Co-presented by Dub Club

TONIGHT’S SHOW OF “MARLEY” IS SOLD TO CAPACITY — BUT YOU CAN STILL COME AND ENJOY THE PARTY, PLUS THE DOUBLE FEATURE OF “ROCKERS” AND “STEPPING RAZOR: RED X”! CLICK THE BUY-TICKETS LINK ABOVE, AND YOU CAN PURCHASE POST-10:00PM ADMISSION TO THE PARTY!

SCHEDULE OF EVENTS:
7:30pm – “Marley”
10:15pm – DJ sets/party
11:00pm-ish – “Rockers”
1:00am-ish – DJ sets/party
2:00am-ish – “Stepping Razor: Red X”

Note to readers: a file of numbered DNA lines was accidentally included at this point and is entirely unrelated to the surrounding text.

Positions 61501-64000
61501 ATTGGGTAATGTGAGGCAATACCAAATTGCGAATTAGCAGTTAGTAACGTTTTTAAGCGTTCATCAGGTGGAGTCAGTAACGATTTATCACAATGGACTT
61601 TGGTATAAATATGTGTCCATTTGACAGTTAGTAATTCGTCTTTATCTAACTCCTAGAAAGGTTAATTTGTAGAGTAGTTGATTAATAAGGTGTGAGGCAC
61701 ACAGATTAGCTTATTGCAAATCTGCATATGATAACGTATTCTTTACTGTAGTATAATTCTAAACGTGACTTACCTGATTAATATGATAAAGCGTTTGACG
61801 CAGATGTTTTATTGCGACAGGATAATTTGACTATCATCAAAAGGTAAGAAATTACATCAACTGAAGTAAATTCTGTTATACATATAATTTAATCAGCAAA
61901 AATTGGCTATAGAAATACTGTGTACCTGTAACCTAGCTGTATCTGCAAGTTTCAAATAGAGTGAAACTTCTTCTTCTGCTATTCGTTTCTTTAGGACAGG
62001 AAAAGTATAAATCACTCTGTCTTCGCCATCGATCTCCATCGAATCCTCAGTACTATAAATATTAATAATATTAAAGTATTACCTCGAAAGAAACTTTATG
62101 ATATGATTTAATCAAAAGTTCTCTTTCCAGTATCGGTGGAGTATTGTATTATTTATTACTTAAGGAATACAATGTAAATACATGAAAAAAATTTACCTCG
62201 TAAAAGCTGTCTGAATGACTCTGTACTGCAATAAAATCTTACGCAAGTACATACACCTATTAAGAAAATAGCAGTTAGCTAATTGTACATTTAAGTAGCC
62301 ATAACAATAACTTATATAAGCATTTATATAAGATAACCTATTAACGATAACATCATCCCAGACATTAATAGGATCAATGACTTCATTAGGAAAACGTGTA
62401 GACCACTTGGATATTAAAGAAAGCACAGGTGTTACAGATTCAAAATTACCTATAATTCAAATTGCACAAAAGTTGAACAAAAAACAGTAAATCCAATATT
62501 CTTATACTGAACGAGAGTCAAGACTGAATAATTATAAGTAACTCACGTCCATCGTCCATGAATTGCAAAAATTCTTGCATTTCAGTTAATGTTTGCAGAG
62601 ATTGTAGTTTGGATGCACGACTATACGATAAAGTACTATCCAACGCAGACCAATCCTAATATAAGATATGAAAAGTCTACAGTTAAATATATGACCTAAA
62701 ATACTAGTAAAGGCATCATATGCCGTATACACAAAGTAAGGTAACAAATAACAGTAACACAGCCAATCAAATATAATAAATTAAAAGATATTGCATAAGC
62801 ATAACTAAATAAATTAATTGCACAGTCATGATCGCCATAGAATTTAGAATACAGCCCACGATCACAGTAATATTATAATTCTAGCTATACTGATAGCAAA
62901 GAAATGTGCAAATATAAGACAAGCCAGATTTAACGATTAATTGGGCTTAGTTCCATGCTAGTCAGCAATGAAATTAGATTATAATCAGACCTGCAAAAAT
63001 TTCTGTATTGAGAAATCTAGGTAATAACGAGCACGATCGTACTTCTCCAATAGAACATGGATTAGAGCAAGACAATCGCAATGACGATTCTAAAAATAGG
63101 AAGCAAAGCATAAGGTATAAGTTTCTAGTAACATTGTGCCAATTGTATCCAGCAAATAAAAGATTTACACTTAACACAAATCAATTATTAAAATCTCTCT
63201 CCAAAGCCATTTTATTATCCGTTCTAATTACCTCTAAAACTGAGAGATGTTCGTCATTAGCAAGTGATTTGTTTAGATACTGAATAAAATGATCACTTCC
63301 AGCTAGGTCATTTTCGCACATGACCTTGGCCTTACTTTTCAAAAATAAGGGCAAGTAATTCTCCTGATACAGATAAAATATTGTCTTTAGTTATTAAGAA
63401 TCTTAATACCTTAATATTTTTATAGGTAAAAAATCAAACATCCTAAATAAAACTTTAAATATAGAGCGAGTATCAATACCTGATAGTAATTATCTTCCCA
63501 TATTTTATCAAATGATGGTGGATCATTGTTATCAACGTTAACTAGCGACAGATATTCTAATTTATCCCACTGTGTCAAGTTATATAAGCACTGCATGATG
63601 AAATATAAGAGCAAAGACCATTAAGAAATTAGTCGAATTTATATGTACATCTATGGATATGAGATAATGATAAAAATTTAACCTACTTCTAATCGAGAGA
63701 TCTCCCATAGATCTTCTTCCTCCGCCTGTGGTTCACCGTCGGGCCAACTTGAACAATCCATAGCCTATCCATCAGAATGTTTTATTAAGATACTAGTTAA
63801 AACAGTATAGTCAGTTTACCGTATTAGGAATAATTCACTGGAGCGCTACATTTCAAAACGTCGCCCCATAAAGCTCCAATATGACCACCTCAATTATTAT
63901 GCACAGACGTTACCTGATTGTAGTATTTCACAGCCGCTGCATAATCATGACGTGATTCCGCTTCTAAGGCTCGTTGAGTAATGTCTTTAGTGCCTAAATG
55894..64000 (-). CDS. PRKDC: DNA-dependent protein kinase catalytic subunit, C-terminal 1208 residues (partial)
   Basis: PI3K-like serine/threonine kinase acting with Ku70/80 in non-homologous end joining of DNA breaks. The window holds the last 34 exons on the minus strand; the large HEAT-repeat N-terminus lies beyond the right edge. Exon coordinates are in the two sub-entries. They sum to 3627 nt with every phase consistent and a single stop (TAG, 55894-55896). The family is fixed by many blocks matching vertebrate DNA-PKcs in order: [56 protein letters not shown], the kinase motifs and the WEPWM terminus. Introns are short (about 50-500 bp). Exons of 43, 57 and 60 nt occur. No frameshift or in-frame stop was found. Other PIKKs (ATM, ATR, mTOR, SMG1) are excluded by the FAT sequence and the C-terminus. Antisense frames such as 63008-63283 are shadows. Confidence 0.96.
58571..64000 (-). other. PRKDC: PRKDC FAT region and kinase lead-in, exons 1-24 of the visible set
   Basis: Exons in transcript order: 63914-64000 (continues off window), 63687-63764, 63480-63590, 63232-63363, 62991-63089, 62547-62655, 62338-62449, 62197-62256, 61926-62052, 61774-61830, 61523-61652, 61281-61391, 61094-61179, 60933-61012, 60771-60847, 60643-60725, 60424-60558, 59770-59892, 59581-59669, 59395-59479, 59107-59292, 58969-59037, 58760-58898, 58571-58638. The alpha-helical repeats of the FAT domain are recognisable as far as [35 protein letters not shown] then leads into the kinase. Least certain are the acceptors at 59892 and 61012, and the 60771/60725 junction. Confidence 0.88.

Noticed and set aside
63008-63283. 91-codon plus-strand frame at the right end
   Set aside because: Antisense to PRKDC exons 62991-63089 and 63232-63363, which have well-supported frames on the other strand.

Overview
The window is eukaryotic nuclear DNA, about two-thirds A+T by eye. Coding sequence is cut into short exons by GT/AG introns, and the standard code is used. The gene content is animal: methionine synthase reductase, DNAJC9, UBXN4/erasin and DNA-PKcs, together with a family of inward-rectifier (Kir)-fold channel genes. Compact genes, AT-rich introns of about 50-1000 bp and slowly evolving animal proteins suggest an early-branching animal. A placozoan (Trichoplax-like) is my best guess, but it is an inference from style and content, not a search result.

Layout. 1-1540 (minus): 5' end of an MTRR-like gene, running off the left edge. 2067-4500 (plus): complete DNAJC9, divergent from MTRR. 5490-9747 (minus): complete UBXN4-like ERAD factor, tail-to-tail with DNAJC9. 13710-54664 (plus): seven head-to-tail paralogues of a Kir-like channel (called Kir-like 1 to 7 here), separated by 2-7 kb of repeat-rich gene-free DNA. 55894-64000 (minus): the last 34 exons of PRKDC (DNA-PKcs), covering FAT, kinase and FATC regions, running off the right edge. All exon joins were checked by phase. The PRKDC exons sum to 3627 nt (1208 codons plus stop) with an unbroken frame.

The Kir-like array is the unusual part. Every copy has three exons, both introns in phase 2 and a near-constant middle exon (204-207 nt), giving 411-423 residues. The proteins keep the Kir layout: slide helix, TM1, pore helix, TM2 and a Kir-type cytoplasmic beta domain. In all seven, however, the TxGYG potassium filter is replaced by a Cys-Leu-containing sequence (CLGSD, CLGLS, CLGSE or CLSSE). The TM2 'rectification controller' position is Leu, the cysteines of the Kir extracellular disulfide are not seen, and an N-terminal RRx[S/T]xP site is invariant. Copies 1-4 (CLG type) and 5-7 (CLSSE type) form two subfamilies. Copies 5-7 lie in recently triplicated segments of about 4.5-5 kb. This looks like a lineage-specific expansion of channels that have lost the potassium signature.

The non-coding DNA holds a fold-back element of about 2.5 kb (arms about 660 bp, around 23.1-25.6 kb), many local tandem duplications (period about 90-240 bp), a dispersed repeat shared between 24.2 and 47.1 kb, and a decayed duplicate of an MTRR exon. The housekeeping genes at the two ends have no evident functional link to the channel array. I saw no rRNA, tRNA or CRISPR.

Tonight’s event is an all-nighter movie marathon covering three films: the Cinefamily premiere of the brand-new doc Marley, Rockers (the 1977 Jamaican version of The Bicycle Thief) and the Peter Tosh doc Stepping Razor: Red X! Plus, the evening features DJ sets by the Dub Club crew, and a outdoor smoking patio!

Watch the trailer for “Marley”!
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Watch the trailer for “Rockers”!
YouTube Preview Image

Watch the trailer for “Stepping Razor: Red X”!